Community Engagement Manager
Ushna’s career is built around helping communities. With a wealth of unique experience from the charity sector, she joined Mace in 2015 as a community engagement manager. Ushna is central to involving local people in development work that could affect them and creating opportunities for Mace to give back.
- How did you get into what you do?
After I finished my psychology degree I worked for a couple of charities that specialise in community work. I worked for the Tony Blair Faith Foundation which focuses on bringing communities together to work on the Millennium Development Goals. I then project managed a programme in London that helped to develop young people's employability.In the end, I wanted to do more and Mace was offering the exact opportunity I needed. I think businesses and charities need to work together to transform our communities and leave a positive lasting legacy for future generations.
- What do you enjoy most about your role at Mace?
I genuinely enjoy learning about the different processes in construction. To do my job I have to really understand the detail of each construction phase so that I can translate it for the public. I also love the range of things I get involved in and the people I get to meet in the community.
I really enjoy working with schools, especially because it opens the girls’ eyes to jobs in construction. It’s great to know that you’ve inspired someone - given them another option and something to think about.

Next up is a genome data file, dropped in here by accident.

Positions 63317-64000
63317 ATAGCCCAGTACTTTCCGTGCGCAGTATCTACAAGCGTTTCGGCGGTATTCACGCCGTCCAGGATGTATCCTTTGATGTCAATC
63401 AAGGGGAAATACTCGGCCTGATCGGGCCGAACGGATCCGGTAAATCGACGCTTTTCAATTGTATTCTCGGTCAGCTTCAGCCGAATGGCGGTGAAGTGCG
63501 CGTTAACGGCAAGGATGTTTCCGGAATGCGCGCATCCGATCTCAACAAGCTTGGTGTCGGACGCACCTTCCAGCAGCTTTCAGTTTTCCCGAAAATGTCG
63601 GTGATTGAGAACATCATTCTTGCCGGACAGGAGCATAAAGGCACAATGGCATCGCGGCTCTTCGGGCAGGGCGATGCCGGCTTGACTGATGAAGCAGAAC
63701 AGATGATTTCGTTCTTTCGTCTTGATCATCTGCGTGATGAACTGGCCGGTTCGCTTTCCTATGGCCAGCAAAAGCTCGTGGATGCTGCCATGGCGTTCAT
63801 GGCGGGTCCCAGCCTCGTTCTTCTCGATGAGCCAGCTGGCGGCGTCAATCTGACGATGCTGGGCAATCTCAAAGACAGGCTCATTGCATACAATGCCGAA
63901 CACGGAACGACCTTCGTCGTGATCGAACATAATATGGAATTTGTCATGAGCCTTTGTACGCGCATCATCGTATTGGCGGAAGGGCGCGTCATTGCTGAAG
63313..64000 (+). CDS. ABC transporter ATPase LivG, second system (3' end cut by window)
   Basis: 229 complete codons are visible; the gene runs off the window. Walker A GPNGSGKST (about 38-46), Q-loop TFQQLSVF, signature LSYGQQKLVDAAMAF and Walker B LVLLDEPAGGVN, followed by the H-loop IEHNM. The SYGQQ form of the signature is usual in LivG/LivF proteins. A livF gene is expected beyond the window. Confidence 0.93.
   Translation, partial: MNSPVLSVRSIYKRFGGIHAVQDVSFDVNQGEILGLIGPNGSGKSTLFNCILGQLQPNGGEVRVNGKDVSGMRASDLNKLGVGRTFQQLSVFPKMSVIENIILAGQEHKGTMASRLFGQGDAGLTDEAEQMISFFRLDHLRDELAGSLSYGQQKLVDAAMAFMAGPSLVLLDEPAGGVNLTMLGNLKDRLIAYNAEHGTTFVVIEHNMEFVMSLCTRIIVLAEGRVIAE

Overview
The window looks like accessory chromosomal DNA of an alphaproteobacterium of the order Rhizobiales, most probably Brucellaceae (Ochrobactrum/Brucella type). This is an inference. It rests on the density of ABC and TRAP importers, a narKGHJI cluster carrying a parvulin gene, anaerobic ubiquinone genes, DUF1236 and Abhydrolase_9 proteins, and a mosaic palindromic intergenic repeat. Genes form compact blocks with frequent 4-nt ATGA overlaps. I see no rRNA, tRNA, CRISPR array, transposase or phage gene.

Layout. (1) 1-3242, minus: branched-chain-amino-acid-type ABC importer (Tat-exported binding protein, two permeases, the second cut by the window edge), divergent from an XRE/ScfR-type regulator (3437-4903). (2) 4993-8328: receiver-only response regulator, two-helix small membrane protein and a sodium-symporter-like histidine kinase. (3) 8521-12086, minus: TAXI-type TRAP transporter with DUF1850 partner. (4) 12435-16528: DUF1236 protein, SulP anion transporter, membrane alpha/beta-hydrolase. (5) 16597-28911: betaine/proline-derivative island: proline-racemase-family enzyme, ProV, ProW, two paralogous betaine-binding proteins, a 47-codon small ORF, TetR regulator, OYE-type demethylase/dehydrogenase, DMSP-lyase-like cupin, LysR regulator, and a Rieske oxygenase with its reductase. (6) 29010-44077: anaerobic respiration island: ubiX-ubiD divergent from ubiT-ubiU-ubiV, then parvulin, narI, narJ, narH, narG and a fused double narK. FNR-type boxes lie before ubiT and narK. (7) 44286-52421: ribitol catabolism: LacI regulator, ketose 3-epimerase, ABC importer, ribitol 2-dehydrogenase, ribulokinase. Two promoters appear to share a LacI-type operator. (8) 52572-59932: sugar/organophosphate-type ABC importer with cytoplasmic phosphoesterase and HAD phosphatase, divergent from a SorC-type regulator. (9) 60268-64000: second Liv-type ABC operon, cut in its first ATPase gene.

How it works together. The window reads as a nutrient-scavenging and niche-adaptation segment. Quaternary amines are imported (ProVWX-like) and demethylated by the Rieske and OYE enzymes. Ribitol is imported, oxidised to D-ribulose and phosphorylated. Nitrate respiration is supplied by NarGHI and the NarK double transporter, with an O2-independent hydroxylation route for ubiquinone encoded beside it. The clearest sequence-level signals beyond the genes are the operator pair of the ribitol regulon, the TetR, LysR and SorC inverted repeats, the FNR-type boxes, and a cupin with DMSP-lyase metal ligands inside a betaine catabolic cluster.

- What is your proudest achievement at Mace?
- I’m immensely proud of all the work we do with our communities. We really put a lot of effort in, not just to keep people informed about the work we’re doing, but to understand their needs and give back to them. I like to think we always go the extra mile.
- What skills do you need to be good at your job?
- Above all else, communication skills. You have to be able to speak to clients, the public and staff, and you need to be good at problem solving. We’re changing the landscape for communities so you must be able to empathise – to see things from the perspective of the residents and the site.
- What might someone be surprised to know about you?
- I would love to be a writer. I had an article published in The Times and I will write a book one day – when I have the time. My MSc dissertation on post-traumatic stress disorder (PTSD) was also published, despite the fact I had a motorbike accident when I was studying in Sierra Leone. Luckily I ended up in the hospital where I was doing my research so I just carried on while I recovered!
“I’m immensely proud of all the work we do with our communities. ”